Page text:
We asked students, clinicians, and people from the general population attending a public university lecture (n = 401) whether they knew others who (had) feigned symptoms. We also asked about the type of symptoms and the motives involved. A slight majority of proxy respondents (59%) reported that they knew a person who (had) feigned symptoms, and 34% knew a person who had admitted to them having feigned symptoms. According to our respondents, the most often feigned symptoms were headache/migraine, common cold/fever, and stomachache/nausea, and the most important reasons for doing so were sick leave from work, excusing a failure, and seeking attention from others. We conclude that feigning is part of the normal behavioral repertoire of people and has little to do with deviant personality traits and/or criminal motives. Also, the current emphasis in the neuropsychological literature on malingering, i.e., feigning motivated by external incentives, might be one-sided given that psychological motives, notably seeking attention from others and excuse making, seem to be important determinants of everyday feigning.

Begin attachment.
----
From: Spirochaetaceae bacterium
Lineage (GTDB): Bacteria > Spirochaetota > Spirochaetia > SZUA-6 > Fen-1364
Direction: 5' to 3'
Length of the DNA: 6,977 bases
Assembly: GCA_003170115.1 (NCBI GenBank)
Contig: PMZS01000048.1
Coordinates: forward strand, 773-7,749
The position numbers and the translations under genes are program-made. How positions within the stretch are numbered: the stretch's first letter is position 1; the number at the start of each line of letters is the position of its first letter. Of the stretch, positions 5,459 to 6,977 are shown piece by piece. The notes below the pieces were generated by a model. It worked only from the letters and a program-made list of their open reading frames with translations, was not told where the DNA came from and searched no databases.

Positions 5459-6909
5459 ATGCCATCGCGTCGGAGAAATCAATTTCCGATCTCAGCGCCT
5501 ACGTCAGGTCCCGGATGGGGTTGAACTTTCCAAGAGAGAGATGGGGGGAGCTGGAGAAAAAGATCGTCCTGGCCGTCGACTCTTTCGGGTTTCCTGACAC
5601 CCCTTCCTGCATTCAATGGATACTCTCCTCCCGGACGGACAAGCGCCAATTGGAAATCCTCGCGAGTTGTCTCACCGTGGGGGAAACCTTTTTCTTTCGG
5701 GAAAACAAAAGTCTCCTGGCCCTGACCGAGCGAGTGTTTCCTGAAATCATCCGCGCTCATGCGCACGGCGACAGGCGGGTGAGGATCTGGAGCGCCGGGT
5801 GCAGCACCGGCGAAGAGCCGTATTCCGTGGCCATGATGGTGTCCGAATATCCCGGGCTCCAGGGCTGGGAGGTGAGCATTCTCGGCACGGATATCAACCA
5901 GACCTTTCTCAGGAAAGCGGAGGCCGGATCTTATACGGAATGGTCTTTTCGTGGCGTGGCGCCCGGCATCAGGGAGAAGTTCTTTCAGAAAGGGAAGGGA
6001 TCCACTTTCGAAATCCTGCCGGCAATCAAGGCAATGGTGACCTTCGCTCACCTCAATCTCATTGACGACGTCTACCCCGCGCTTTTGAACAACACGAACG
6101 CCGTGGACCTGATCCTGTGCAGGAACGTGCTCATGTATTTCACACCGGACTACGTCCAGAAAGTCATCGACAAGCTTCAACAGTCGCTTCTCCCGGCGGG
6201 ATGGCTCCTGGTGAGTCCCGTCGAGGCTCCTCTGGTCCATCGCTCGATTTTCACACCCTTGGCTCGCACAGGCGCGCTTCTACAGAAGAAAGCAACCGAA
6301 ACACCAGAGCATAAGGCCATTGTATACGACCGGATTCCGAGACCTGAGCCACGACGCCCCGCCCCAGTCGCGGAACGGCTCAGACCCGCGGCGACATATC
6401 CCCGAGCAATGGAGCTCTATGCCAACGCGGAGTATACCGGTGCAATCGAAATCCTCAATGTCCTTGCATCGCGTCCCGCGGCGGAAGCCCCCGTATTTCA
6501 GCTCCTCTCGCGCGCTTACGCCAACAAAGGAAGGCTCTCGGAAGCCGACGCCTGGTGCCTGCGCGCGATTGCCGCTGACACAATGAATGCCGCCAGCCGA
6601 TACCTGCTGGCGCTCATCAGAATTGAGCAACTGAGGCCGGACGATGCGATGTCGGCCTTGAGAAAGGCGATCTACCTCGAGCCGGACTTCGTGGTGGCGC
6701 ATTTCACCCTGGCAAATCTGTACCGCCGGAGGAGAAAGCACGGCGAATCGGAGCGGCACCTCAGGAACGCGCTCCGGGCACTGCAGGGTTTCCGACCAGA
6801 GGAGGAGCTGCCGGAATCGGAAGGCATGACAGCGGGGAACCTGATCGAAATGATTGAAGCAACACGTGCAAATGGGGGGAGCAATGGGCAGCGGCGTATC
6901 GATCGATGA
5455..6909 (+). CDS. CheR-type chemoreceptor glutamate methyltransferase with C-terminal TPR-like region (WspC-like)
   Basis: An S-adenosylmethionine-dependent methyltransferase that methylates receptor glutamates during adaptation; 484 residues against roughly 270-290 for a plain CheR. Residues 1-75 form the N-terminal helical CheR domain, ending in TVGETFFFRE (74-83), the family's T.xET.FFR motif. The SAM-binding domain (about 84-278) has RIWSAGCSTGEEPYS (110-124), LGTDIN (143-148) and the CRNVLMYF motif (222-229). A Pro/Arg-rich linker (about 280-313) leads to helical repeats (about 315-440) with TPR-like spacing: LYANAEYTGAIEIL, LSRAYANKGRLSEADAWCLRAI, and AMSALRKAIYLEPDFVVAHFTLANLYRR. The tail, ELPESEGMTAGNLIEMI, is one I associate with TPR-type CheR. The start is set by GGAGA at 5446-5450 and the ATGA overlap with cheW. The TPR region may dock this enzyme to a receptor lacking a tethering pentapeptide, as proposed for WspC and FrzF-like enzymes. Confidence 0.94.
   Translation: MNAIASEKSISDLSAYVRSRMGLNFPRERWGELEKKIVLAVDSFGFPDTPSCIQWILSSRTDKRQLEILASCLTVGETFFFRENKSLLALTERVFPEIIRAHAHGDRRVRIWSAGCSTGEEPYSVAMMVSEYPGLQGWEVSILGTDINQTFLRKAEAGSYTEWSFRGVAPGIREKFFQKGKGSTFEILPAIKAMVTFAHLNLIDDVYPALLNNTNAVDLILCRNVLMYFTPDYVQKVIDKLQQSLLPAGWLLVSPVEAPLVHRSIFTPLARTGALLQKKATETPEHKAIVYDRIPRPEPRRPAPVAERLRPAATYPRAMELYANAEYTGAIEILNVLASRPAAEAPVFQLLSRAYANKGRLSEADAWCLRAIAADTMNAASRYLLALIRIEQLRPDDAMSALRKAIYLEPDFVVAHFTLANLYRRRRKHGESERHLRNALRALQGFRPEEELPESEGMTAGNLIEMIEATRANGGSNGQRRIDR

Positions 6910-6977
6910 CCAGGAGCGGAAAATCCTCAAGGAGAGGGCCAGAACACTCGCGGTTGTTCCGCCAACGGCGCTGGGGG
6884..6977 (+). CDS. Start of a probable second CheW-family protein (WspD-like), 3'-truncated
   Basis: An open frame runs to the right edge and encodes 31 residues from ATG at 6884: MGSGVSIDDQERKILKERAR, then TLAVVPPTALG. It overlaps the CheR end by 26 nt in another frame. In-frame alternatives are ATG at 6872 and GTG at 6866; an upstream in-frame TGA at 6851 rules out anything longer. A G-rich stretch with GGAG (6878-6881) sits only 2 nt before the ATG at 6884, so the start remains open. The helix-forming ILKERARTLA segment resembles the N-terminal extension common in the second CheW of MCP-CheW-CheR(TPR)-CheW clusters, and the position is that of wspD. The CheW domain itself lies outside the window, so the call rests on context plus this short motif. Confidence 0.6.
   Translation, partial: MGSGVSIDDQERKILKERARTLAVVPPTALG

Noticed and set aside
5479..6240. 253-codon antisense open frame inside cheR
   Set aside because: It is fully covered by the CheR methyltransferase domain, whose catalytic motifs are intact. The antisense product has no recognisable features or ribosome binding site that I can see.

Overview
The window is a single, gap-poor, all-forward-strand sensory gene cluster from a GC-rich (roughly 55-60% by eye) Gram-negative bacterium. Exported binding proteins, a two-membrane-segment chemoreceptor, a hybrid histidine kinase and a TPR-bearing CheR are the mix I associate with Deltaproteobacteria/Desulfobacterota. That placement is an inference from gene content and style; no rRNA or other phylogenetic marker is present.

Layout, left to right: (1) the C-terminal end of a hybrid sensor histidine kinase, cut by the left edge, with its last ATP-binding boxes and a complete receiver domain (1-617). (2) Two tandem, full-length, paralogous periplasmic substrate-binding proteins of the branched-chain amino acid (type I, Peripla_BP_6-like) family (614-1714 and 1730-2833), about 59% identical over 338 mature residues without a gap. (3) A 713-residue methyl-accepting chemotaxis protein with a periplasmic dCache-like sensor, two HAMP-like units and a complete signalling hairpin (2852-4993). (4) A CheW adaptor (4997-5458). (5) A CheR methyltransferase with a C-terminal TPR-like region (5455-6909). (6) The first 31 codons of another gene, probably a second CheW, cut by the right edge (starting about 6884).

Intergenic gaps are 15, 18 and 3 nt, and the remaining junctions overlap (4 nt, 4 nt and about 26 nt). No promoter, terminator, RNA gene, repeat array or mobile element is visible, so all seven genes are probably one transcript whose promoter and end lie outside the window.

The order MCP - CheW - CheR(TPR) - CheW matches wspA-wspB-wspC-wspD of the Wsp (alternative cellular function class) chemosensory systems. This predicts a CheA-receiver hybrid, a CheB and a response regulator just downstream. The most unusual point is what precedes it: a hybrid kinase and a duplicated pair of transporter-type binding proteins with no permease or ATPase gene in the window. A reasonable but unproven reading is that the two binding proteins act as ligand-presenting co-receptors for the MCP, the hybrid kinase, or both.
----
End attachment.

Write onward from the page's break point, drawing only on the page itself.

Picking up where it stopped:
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doi.org/10.1007/s12207-020-09387-6, hdl.handle.net/1765/129741
Psychological Injury and Law
Department of Psychology

Dandachi-FitzGerald, B. (Brechje), Merckelbach, H. (Harald), Bošković, I. (Irena), & Jelicic, M. (2020). Do You Know People Who Feign? Proxy Respondents About Feigned Symptoms. Psychological Injury and Law. doi:10.1007/s12207-020-09387-6